Given the reporter gene gfplva and the luxI and luxR components, there are three possible ways of regulating GFPLVA expression as a function of population density. These shuffled network architectures are illustrated in Fig. Fig.1.1. Here, p(luxI) and p(luxR) refer to the luxI and luxR promoters in the native lux operon. In architecture a, luxI and luxR are constitutively expressed from the p(luxR) promoter and gfplva is expressed from the p(luxI) promoter. In architecture b, luxR is constitutively expressed from the p(luxR) promoter and luxI and gfplva are expressed from the p(luxI) promoter. Modeling suggests that exchanging the placement of luxI and luxR in this architecture yields behavior similar to that which results from nominal architecture b since LuxI and LuxR demonstrate comparable cooperativities, although the precise behavior of the circuit depends on the parameter values. Finally, in architecture c, luxI, luxR, and gfplva are all expressed from the p(luxI) promoter. The network architectures presented in Fig. Fig.11 correspond experimentally to the plasmid combinations outlined in Table Table11.

FIG. 1.
Possible architectures for quorum-sensing gene circuits. Architecture a: constitutive expression of luxI and luxR, p(luxI)-regulated expression of gfplva. Architecture b: constitutive expression of luxR, p(luxI)-regulated expression of luxI and gfplva ...
TABLE 1.
Plasmids used in this studya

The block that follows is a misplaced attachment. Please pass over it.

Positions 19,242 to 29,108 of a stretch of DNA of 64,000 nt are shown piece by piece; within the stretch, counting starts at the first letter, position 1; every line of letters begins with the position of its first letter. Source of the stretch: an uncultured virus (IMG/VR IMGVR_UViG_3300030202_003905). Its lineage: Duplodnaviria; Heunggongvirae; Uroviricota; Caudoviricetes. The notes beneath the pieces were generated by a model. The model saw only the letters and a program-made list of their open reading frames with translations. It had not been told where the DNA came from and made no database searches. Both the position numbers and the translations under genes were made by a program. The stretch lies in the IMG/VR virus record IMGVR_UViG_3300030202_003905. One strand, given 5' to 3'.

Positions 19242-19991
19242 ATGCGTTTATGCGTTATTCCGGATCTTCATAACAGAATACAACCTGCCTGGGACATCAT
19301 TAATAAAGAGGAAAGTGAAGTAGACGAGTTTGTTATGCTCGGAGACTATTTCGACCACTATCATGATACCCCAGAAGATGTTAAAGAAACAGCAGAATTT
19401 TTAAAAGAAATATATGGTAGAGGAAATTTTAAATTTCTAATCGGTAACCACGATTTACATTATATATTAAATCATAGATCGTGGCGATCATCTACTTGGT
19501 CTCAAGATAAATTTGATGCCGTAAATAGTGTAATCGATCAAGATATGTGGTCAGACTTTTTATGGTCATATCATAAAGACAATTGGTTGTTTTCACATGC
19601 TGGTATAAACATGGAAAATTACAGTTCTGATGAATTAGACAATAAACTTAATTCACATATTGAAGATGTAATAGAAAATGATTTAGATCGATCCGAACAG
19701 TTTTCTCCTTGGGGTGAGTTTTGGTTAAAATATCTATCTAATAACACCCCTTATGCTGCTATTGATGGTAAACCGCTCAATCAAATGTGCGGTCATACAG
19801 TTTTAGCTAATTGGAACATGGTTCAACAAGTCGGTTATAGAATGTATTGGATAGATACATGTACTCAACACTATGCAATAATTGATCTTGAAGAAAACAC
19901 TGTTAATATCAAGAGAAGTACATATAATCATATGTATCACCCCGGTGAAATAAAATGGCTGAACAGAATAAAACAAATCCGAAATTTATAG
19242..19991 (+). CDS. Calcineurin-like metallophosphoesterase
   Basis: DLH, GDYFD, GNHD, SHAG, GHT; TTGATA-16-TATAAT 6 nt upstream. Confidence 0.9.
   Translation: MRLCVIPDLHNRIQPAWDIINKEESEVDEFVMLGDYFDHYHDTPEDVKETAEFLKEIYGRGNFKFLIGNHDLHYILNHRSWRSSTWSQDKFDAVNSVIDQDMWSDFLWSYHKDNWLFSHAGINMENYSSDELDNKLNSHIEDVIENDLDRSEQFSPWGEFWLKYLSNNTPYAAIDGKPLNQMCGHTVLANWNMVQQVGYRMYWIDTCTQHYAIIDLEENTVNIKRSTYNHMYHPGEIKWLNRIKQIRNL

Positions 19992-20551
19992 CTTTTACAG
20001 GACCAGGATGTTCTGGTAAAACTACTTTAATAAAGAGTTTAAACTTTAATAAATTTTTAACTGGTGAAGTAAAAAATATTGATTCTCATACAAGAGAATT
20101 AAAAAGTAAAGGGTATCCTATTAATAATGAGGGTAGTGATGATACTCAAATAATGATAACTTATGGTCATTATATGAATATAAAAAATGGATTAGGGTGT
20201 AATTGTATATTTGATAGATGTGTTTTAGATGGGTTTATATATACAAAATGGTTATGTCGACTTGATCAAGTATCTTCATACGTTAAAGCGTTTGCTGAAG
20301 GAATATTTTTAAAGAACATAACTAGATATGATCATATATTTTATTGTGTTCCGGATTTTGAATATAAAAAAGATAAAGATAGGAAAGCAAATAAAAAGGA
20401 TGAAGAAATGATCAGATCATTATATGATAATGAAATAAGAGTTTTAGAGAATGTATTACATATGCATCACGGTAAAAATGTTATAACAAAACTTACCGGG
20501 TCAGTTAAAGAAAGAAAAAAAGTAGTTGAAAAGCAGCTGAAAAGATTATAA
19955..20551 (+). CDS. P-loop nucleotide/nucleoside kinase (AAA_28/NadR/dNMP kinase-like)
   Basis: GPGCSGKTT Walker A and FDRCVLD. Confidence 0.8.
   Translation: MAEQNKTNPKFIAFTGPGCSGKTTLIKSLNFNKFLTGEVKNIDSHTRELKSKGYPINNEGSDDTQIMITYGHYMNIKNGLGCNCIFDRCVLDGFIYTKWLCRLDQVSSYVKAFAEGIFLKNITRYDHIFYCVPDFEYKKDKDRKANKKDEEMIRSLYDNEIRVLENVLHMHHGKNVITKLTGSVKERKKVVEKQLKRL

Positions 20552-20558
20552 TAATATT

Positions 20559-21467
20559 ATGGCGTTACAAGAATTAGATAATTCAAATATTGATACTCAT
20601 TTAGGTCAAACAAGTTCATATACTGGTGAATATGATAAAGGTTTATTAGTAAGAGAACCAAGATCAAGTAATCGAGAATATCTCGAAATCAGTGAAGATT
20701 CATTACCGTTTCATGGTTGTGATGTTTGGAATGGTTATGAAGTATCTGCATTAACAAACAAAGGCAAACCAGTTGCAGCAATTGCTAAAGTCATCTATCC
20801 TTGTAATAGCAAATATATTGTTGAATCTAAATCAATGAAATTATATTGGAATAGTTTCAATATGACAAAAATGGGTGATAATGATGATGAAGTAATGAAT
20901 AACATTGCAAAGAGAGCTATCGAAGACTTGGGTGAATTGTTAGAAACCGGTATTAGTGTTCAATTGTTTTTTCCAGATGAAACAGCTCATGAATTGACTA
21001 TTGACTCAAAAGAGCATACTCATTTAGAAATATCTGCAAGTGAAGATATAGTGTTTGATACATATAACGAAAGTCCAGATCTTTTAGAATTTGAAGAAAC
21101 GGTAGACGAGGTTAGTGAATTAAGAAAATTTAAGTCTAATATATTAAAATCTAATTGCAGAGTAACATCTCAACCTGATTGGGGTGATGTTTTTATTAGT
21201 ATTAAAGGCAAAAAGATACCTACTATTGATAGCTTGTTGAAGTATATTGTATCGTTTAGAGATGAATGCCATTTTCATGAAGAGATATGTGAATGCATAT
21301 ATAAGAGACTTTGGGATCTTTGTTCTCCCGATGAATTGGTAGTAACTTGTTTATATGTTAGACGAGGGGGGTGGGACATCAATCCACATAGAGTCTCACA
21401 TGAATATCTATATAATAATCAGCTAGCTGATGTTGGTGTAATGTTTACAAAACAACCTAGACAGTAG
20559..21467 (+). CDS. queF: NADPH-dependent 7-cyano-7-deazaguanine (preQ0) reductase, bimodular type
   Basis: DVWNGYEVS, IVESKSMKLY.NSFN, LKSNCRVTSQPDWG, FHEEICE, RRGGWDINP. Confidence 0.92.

To explore the possible ranges of system behavior, we constructed mass action kinetic models for all three of the architectures in Fig. Fig.1;1; Fig. Fig.22 presents these models. All reactions are elementary as written except for cell growth, which is assumed to follow a logistic growth expression, and the transcription factor binding events, whose expressions are given by equations 3 and 4. These models represent a highly simplified version of the actual system; transcription and translation are lumped into first-order processes limited by a DNA catalyst, a simple expression approximates cell growth, and the transcription factor binding reactions are assumed to be at equilibrium. We also assume that the signaling molecule freely diffuses into and out of the cell membrane, whereas all of the other intracellular species cannot freely diffuse. Finally, we assume that the system is well mixed and deterministic.

FIG. 2.
Kinetic mechanisms used to model the behaviors of the three design architectures. G, C, and Q0 refer to GFPLVA, bacterial cells, and the DNA encoding constitutive expression, respectively.

Figure Figure33 plots the steady-state response of each network architecture for GFPLVA fluorescence per cell as a function of cell density. Network architecture a leads to a graded response; fluorescence per cell increases linearly with cell density on a log-log scale until the fluorescence saturates. In contrast, network architecture b results in a threshold response characteristic of a soft switch; below (above) a certain density, the fluorescence per cell is minimal (maximal). This threshold-like behavior stems directly from the positive feedback on the signaling molecule obtained by placing the luxI gene under the control of the p(luxI) promoter. Finally, network architecture c exhibits bistability over a range of densities. Note that the middle loci of steady states are unstable. Here, fluorescence per cell is hysteretic in that either maximal or minimal fluorescence results, depending upon the initial condition of the system.

FIG. 3.